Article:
From 2014 to 2017, prices for 3PL services have been rising at an estimated average annual rate of 1.3%, negatively affecting buyers. Rising input costs combined with growing demand have caused prices to rise. However, minimal fluctuations among price drivers have contributed to low price volatility, which buyers can use to their advantage. Moreover, the prevalence of multiyear contracts gives buyers a powerful negotiating tool that can be used to lock in favorable pricing.
During the three years to 2017, the price of transportation and storage has been rising significantly. As a key cost to suppliers, growth in transportation and storage prices have pressured costs upward. In turn, rising purchase costs have forced suppliers to raise prices or risk compromising their profit margins. In light of rising demand, suppliers have the flexibility to raise prices alongside growing costs to help protect their bottom line with little risk of losing business.
Demand growth has made it more difficult for buyers to negotiate, pressuring prices upward. Growth in the total trade value and industrial production index indicates strong economic growth, which has translated into improving sales in a wide range of markets. In turn, growing businesses have turned to 3PL suppliers to help them scale their operations quickly, which has led to strong sales in the 3PL market. Moreover, consumer spending has increased, suggesting that retail businesses in particular have been demanding more 3PL services to accommodate an influx of online and retail purchasing activity. As buyers across all types of downstream markets have increased their demand, suppliers have been enabled to increase prices. Fortunately, price volatility has been low, allowing buyers to anticipate price trends and budget accordingly while competition in the market help to temper growth slightly.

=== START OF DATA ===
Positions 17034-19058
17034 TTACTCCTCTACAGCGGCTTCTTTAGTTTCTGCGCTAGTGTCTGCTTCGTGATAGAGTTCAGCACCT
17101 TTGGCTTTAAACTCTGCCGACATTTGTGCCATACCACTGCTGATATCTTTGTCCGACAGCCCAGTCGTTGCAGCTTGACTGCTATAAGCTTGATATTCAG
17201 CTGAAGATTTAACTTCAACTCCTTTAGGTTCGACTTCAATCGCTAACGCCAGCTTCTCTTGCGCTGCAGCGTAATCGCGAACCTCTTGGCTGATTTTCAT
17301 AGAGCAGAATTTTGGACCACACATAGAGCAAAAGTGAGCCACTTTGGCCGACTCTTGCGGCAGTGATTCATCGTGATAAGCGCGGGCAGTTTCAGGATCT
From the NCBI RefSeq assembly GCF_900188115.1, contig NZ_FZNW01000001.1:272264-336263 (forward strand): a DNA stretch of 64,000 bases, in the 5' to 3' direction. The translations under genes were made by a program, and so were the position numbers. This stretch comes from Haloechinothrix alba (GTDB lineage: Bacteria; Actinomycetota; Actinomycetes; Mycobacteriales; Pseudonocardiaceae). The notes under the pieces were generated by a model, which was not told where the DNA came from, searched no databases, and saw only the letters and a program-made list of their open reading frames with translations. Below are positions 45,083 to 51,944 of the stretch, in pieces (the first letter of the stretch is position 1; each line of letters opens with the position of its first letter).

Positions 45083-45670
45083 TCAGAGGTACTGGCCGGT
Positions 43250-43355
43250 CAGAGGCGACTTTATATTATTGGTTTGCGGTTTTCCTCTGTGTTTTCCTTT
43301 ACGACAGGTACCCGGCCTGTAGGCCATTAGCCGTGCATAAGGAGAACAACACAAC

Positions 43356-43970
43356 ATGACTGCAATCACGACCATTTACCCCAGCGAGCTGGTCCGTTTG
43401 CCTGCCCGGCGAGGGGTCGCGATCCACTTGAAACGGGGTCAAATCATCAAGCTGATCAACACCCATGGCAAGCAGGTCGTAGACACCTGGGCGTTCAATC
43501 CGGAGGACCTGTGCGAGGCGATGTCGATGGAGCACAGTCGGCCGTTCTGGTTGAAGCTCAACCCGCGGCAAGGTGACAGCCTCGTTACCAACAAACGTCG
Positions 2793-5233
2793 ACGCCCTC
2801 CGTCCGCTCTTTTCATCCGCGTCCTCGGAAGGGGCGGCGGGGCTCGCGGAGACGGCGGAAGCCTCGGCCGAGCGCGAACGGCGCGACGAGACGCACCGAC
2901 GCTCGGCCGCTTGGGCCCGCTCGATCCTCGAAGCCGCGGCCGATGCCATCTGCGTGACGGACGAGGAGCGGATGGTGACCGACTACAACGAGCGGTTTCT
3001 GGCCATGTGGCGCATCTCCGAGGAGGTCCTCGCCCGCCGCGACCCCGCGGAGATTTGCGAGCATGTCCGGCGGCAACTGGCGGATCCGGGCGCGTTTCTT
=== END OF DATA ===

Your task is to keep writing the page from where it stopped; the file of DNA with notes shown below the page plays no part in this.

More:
Price growth for 3PL services is forecast to accelerate slightly in the coming three years. From 2017 to 2020, prices are expected to rise at an average annual rate of 1.8%. Price growth is expected to hamper buyer negotiation power in the coming years. Upward trends in input costs and demand are anticipated to continue, leaving buyers in a similar negotiating position to the past three years. Fortunately, price volatility is expected to remain low, helping buyers to anticipate trends and budget accordingly.
Input cost drivers, such as average wages and the price of transportation and storage, are poised to continue rising as a result of anticipated economic growth. As a result, suppliers will continue to face increasing operating costs, which will prompt them to raise prices for 3PL services in the face of growing demand. Growth in total trade value, the industrial production index and consumer spending will point toward increasing demand for 3PL services. As buyers produce, trade and sell a greater amount of goods in the next three years, they will require more services to handle the associated logistics. In turn, growing demand will give suppliers the ability to raise prices without fear of losing business.
The anticipated accelerated rate of price growth in the coming years suggests that buyers will have a slightly more difficult time negotiating discounts in the future, which should prompt buyers to look into contracting these services sooner rather than later to take advantage of lower current prices. To combat rising prices, buyers can leverage high-volume orders and multiyear contracts to reduce the supplier’s costs (through economies of scale) and risk, potentially leading to discounts.